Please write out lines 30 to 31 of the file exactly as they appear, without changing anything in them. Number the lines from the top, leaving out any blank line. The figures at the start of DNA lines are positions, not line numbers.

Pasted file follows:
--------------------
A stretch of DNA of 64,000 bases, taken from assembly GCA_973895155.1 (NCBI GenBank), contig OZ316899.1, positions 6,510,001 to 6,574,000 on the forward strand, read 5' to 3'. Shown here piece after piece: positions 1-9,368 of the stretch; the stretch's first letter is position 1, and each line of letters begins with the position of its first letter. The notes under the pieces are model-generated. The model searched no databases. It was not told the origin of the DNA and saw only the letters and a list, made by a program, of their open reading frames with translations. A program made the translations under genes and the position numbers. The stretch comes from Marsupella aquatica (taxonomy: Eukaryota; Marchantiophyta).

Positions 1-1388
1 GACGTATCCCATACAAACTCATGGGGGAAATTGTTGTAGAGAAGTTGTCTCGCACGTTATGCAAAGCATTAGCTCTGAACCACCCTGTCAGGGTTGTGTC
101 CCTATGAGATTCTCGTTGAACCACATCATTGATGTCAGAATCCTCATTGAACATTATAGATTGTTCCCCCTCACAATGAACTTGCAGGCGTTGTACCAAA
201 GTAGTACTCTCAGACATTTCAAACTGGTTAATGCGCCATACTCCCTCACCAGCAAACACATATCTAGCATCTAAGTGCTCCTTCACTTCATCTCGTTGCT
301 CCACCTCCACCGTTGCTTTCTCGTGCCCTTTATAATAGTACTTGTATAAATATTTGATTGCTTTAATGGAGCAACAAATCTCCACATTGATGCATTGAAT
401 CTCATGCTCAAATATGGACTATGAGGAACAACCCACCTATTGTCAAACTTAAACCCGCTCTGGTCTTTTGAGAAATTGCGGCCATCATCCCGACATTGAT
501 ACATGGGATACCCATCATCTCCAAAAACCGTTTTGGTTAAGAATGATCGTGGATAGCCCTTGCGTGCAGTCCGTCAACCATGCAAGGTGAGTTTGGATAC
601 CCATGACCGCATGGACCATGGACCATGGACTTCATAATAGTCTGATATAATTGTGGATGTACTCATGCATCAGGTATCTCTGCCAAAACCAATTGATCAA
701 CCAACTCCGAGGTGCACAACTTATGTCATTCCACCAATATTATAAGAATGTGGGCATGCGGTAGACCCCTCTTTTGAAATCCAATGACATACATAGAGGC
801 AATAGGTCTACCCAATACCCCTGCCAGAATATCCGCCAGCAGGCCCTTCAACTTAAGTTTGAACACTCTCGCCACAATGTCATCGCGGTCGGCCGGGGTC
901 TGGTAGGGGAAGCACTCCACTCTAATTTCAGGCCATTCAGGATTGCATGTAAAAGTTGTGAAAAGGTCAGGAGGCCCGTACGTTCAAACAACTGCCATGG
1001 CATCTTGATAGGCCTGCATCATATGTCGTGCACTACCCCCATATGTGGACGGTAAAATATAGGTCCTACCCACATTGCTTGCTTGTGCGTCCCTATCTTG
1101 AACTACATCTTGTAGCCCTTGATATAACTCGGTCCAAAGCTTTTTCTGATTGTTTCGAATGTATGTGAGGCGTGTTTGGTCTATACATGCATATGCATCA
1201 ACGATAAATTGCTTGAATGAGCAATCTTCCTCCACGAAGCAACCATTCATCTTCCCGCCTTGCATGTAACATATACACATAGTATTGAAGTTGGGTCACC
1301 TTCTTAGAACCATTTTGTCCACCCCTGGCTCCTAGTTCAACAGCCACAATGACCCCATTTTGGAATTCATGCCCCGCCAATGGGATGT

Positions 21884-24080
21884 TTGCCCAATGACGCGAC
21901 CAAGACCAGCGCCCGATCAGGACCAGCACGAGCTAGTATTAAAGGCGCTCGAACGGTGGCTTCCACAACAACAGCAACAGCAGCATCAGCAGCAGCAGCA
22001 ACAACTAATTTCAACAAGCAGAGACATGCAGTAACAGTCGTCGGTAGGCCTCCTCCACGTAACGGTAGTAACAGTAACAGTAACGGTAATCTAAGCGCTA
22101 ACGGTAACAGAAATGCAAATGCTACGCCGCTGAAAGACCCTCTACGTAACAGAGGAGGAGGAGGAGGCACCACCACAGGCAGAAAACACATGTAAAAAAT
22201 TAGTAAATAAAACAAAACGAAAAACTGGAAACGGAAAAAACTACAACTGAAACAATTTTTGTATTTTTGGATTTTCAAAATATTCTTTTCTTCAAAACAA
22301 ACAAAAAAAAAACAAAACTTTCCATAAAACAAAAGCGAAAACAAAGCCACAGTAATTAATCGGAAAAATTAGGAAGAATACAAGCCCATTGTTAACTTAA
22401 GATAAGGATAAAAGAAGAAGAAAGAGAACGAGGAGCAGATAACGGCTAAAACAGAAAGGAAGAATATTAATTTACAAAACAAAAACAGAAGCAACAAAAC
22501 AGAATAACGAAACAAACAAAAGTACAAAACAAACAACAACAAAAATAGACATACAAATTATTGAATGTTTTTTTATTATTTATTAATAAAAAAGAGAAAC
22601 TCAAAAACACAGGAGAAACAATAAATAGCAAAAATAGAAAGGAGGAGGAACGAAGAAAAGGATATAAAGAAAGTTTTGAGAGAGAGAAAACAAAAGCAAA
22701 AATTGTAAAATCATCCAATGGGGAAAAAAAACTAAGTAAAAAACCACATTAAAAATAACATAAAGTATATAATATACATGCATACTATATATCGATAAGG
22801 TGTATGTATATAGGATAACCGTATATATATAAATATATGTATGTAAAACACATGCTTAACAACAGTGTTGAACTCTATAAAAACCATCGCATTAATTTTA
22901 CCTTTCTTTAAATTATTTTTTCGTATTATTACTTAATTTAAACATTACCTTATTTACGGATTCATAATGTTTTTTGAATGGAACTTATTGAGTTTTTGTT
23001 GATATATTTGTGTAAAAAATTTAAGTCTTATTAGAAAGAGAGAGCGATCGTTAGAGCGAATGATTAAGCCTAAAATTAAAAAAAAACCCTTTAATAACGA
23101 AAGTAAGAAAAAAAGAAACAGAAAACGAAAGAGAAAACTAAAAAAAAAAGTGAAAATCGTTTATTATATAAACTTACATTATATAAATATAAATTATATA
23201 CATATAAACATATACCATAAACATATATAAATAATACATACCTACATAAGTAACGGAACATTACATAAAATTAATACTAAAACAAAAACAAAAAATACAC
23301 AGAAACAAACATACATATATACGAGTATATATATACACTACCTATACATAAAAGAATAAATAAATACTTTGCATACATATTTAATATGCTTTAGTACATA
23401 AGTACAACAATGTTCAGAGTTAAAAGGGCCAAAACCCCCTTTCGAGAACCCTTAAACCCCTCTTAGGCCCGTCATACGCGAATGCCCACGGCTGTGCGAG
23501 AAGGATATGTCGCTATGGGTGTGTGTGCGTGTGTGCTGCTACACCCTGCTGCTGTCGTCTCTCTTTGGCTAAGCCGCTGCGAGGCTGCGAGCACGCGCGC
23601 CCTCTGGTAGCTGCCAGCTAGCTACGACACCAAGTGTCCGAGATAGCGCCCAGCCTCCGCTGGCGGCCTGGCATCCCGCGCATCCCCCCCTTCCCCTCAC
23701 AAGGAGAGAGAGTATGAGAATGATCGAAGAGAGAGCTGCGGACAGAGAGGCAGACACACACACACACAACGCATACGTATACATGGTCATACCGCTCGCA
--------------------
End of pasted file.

23001 GATATATTTGTGTAAAAAATTTAAGTCTTATTAGAAAGAGAGAGCGATCGTTAGAGCGAATGATTAAGCCTAAAATTAAAAAAAAACCCTTTAATAACGA
23101 AAGTAAGAAAAAAAGAAACAGAAAACGAAAGAGAAAACTAAAAAAAAAAGTGAAAATCGTTTATTATATAAACTTACATTATATAAATATAAATTATATA